Rolling Stone Magazine
By Patrick Doyle
December 14, 2012
Seven songs into the Rolling Stones' set at the Prudential Center in NJ, last night, a roadie handed Mick Jagger a printout. "We're going to do a request," Jagger said, adding that fans voted for a song of their choice on the band's new mobile app. The winner? 1964's "Around and Around."
"That's an old one, isn't it?" Jagger said. "We haven't done that one in a long time!" They tore through the Chuck Berry classic, Jagger clapping upward and dancing furiously as if channeling his old T.A.M.I. Show performance, Keith Richards and Ronnie Wood weaving double-string licks as the song swung in a way it never really has before. "Yes!" Jagger said with a grin afterward. "That's right!"
Without the high-profile guests of the other recent shows (Jeff Beck, Eric Clapton), the band seemed to revel in playing with each other. Charlie Watts grinned ear to ear as he pounded the brooding intro to "Paint it Black," Wood nearly bounced out of his chair while nailing the pedal steel lines to "Happy" while Keith belted the song with such glee he appeared emotional. Jagger was chatty and personable between possessed performances, at one point reflecting on playing Newark in the summer of 1965. "Thank you for 50 years of coming to our shows," he told the crowd. "Thank you very much."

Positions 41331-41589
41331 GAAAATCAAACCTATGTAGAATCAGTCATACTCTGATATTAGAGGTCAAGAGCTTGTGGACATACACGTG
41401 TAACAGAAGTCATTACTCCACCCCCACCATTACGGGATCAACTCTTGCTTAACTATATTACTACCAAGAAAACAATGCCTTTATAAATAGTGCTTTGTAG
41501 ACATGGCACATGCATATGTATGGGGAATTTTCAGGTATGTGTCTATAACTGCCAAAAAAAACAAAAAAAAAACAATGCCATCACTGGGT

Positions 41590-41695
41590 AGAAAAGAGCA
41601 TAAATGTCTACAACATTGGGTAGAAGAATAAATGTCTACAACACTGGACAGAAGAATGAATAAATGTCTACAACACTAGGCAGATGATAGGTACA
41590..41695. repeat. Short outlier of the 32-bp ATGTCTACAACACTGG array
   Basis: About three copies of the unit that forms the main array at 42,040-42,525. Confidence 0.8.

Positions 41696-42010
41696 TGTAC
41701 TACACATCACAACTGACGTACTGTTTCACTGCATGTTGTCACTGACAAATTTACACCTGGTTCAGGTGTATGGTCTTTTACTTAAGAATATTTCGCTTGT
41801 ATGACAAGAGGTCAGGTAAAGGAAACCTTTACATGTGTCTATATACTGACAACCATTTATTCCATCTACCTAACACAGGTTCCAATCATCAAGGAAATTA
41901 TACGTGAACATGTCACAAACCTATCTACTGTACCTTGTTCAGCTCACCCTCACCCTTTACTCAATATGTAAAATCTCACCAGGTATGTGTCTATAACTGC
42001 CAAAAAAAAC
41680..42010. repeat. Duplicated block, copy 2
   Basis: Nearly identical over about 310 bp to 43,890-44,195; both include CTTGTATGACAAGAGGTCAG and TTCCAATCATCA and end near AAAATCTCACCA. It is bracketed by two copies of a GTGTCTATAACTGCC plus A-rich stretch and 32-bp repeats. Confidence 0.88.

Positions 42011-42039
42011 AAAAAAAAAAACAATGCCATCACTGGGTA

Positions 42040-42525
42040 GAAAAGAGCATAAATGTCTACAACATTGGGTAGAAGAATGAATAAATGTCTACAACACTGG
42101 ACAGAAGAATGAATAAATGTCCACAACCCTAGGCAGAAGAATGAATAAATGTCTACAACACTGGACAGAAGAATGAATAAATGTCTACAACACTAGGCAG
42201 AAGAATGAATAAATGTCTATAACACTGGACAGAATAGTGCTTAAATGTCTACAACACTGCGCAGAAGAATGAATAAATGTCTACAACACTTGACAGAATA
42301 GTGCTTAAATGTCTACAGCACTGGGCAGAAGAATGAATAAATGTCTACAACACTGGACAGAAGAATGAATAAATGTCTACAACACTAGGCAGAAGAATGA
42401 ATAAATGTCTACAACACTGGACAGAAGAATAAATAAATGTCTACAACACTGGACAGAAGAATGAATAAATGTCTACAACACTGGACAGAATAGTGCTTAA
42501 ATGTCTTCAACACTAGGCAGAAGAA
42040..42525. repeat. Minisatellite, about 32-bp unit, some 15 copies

The set began with mid-Sixties cuts; "Get Off of My Cloud", "The Last Time."
The first truly bone-chilling moment came during "Gimme Shelter," when the band conjured a dark musical storm while backup singer Lisa Fischer howled lead vocals alongside Mick for the first time since the Bigger Bang tour.
Jagger soon welcomed John Mayer for "Respectable". Mayer delivered a manic, wicked solo; Ronnie Wood matched him with his own, grinning as he effortlessly pointed his guitar neck toward the crowd. Richards went next, firing away rhythmic blasts with intent focus.
Afterward, Keith shrugged at the crowd and laughed.
But there was nothing quite like seeing Mick Taylor play with the Stones again. For his first time playing with the band on U.S. soil since 1981. He emerged unassumingly and unannounced, as soon as Richards launched into an 11-minute "Midnight Rambler," Taylor unleashed flourishes of virtuosic greatness that were unmistakably him. Jagger howled furious harp lines, Taylor rocked back and forth, grooving harder than he did on the entire 1972 tour the band gave him plenty of room to stretch out. "Mick Taylor!" Jagger said afterward. "He's great! Really good!"
It was a marathon from there. "Tumbling Dice" - Keith played the riff eyes-closed, as if meditating in it and a raucous "Brown Sugar." The guitars blared full force in "Jumpin' Jack Flash,". After a heavy "Satisfaction,"
Earlier in the night, during his solo set, Keith Richards referenced Hurricane Sandy while talking to the crowd. "I know you guys had a rough time. We admire the way you stuck with it. Keep on trucking, you know?" We felt the same way about them.